Where the Wild Things Are / image courtesy of Warner Bros
Our weekly round-up of cinema reviews
Hard on the heels of Wes Anderson's Fantastic Mr Fox comes Spike Jonze's Where the Wild Things Are; another hipster director taking on another beloved children's book. This one, though, was beset with problems; originally slated for 2008, Warner Bros hated the concept and the Times can kind of understand why: "Jonze has taken a rumoured £50 million budget and produced an amiably down-at-heel, lo-fi indie movie that looks as though it was handcrafted from bits of felt and sticky-backed plastic" (3 stars). It's "a full-length psychological study of childhood loneliness and dysfunction" says the Guardian (3 stars), with a "wonderfully overwhelming sense... that the Wild Things' world exists at the end of a summer holiday, where every second of play is desperately, sweetly savoured" (Empire, 4 stars). It almost feels like plot doesn't matter, but if you want that kind of detail it's about a young boy, isolated and lonely, who sets sail to an island where he becomes king of these muppety creatures. The Evening Standard declares that "it takes people years to see that there is something un-childish about the condition of childhood... Forget the kids: take yourself to see it" (4 stars).
The Limits of Control "functions more as a wilful act of self-pleasuring than worthwhile experiment" says the Telegraph (2 stars), disappointedly admitting that this is not a good Jim Jarmusch film. A hit man wanders around Spain, meeting briefly with people (Tilda Swinton, Bill Murray) who give him his next set of instructions. "Bereft of plot...the film's refusal to up the pace, or even to break a sweat, means there is little to occupy an audience" (Independent, 2 stars), and while "the movie has some technical polish and style... this only makes its emptiness even more exasperating" says the Guardian (1 star).
Axl has come to London from Spain to find his father, but instead finds himself in an East End warehouse squat. Unmade Beds "is about being young and waking up in strange places, where people you've met but don't remember (and may or may not have slept with yet) blearily introduce themselves the morning after" says the Telegraph (3 stars with a hint of wistfulness?). The largely non-English cast are required by director Alexis Dos Santos to improvise, which the Independent finds "ill-advised; nothing so determinedly shambolic could ever be truly loveable" (2 stars), though Empire thinks it has "a light, appealing vibe" (3 stars) and the Standard leaves it up to you to decide whether the film is "fresh and charming or hopelessly second-hand" (2 stars).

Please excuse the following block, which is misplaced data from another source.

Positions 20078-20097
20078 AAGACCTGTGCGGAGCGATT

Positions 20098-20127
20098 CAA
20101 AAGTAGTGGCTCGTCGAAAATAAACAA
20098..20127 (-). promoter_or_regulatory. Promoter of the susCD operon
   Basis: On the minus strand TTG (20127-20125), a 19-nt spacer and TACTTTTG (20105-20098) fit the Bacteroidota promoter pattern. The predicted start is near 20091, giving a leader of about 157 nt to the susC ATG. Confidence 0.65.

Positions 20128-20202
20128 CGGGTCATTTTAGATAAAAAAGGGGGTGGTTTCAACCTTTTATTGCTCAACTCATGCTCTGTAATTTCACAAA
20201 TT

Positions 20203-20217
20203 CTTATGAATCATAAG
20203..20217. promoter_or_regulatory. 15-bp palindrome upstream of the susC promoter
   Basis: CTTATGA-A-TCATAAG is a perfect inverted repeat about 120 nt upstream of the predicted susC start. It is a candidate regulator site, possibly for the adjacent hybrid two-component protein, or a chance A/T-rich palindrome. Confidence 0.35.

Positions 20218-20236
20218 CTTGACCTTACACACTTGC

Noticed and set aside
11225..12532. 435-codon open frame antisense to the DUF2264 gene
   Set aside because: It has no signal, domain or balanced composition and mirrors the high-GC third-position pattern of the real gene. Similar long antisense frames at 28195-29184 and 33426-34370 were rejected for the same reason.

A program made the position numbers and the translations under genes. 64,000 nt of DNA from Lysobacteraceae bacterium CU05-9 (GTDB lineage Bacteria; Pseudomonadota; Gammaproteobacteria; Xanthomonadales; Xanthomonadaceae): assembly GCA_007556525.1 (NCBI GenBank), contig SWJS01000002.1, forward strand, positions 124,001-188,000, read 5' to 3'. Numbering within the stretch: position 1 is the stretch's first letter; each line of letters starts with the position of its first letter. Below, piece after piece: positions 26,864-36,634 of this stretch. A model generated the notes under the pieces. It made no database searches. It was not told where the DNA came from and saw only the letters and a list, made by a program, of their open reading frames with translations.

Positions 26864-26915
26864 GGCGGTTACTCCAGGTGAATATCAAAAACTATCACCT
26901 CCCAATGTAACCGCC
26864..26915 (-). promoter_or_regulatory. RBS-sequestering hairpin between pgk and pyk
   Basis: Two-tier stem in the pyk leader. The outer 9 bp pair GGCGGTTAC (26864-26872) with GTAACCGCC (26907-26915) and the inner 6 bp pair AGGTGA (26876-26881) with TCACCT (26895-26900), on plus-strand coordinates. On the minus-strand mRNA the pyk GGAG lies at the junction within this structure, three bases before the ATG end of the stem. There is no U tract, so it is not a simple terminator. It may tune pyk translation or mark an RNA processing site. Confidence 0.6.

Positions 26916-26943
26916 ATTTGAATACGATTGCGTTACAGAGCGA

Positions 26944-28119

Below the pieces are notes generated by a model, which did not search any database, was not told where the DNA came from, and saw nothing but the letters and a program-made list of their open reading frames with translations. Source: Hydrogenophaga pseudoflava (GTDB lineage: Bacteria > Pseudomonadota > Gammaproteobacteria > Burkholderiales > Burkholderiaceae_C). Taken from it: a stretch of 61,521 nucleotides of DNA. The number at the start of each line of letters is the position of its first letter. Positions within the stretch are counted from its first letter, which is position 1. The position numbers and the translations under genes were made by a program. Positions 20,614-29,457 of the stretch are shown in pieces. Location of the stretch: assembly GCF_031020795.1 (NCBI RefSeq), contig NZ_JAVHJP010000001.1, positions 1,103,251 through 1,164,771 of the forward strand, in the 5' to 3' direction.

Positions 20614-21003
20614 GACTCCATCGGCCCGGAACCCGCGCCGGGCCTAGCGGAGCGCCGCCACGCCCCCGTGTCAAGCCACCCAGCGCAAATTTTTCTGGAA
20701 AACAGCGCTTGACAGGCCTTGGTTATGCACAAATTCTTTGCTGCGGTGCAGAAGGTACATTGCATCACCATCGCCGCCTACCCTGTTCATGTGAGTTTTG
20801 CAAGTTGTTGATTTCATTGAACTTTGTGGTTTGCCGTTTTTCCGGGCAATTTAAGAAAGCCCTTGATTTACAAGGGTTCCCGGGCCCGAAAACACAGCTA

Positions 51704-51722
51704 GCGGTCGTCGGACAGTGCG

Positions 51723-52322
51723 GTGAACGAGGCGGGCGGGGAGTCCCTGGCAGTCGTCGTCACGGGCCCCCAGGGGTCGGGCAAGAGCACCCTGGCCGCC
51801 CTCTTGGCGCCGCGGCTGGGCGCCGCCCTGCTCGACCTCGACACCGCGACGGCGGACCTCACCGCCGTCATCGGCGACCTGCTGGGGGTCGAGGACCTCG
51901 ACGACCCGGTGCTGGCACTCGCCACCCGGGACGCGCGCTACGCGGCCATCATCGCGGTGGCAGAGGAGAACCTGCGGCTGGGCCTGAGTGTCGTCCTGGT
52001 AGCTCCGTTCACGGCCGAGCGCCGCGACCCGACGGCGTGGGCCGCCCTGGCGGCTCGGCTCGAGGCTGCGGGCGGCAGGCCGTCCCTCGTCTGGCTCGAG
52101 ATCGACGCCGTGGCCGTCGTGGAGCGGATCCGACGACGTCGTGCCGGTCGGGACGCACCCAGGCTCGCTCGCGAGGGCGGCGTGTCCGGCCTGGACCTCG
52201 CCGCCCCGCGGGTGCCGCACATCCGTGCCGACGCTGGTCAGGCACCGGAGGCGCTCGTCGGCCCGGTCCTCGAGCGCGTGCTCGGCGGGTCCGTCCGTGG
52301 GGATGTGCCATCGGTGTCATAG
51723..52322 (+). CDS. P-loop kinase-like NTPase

Carriers is like "Zombieland's humourless twin: with none of the gags and, unfortunately, not many of its genuine moments of tension" sighs the Guardian (2 stars).
Captain Kirk Chris Pine is one of four young things fleeing a deadly plague. The film "offers the kind of scares the BBFC would class as 'mild apocalyptic peril'... stealthier suspense, bedded in the stark dilemmas of survival and... the death of trust" says Empire (3 stars), but the Standard (1 star) just snaps "there's one good thing about Carriers. It's short".
Playing at the BFI is the re-issue of Powell and Pressburger's Technicolor classic The Red Shoes. The restored print "just blazes out of the screen: profoundly serious, sublimely innocent, yet deeply and mysteriously erotic" swoons the Guardian (5 stars). It's a portrait of a ballet dancer (Moira Shearer) caught between the demands of her profession and her heart, and "has a quicksilver grace and variation of mood unlike anything else you've seen" (Independent, 5 stars). The Times provides a dissenting voice, however: "time has not been kind... The performances are declamatory, Shearer (a dancer) can barely act, and all the obvious passion has clearly gone into the production design" (3 stars).
The Stepfather is, reckons the Times, one of those films "that boast outlandish premises, fantastically unhinged villains and kitschy line-readings, but mine a deep seam of contemporary anxiety about the disintegration of the family unit" (3 stars). Dylan Walsh (from Nip/Tuck) plays a man who targets single mothers, marries them, then embarks on a massive killing spree about six months later. Except this time he didn't bank on the return of the military-school tearaway son... "If the story had kept itself half as busy as the violinists, you may have excused the plot-holes" bitches Empire (2 stars) but the Guardian doesn't seem to mind, finding it "all very silly, but effective popcorn entertainment" (3 stars).
Next week: St Trinian's 2 and some film called Avatar.